“Celebrating Hanukkah in a McDonald’s with Muslim and Christian high school students in North Philadelphia must be a first”, says Reconstructionist Rabbinical College student Ari Hendin, who is also an intern with the Interfaith Center of Greater Philadelphia. Hendin had been asked to lead a brief teaching on the meaning of Hanukkah on Sunday, December 13th, and to light the menorah with the North Philadelphia cohort of the Center’s Walking the Walk program, an interfaith youth service learning program designed to break down barriers between youth from different faith traditions by building relationships and understanding.
The North Philly cohort, which includes students from Al Aqsa Islamic Society School of Philadelphia and St. Michael’s Lutheran Church of Germantown, lacks Jewish students, unlike most of the other Walking the Walk cohorts in the greater Philadelphia area. The students had planned to prepare meals for the needy at Project Share as their community service activity, but when that did not work out they met at a nearby McDonalds instead.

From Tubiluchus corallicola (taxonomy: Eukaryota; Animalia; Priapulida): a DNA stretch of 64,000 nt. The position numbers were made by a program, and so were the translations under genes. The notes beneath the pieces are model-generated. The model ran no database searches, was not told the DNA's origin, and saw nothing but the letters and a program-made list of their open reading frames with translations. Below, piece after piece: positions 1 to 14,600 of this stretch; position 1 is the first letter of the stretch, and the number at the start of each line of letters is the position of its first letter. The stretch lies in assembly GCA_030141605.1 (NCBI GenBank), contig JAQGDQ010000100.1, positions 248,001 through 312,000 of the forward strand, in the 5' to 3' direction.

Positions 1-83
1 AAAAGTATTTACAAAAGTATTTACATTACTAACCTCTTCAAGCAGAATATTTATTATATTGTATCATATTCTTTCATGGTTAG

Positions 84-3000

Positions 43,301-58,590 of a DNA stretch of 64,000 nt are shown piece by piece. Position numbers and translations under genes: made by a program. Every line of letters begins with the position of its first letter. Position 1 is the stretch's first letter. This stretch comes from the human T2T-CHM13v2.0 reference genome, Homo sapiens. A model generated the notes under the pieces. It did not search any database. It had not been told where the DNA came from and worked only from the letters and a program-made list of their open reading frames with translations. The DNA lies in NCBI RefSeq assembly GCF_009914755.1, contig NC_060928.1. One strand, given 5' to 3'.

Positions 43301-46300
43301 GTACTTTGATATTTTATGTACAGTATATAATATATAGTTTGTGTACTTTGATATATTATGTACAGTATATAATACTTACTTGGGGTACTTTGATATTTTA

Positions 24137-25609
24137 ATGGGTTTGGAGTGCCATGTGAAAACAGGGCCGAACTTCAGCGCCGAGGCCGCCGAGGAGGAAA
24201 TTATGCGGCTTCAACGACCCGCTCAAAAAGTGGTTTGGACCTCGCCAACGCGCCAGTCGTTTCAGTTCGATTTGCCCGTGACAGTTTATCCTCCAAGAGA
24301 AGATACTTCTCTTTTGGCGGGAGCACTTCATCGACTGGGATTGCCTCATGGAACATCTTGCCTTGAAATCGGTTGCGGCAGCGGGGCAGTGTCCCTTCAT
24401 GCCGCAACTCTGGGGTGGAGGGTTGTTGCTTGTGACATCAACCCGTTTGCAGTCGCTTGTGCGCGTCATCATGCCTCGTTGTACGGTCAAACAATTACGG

“When I asked for volunteers to help light the menorah, the students were eager to participate. They were genuinely curious and asked respectful, serious questions about Hanukkah in particular, and Jews and Judaism in general,” Hendin said.
“Few of them have an opportunity to interact with Jews, and they were glad to have the chance to do so in a most unlikely place! This is what Walking the Walk and interfaith youth programs are about,” she continued, “shattering stereotypes through meeting real people from other faiths, and seeing the light of divinity in each human being, just as it is reflected in the lights of the candles of the menorah.”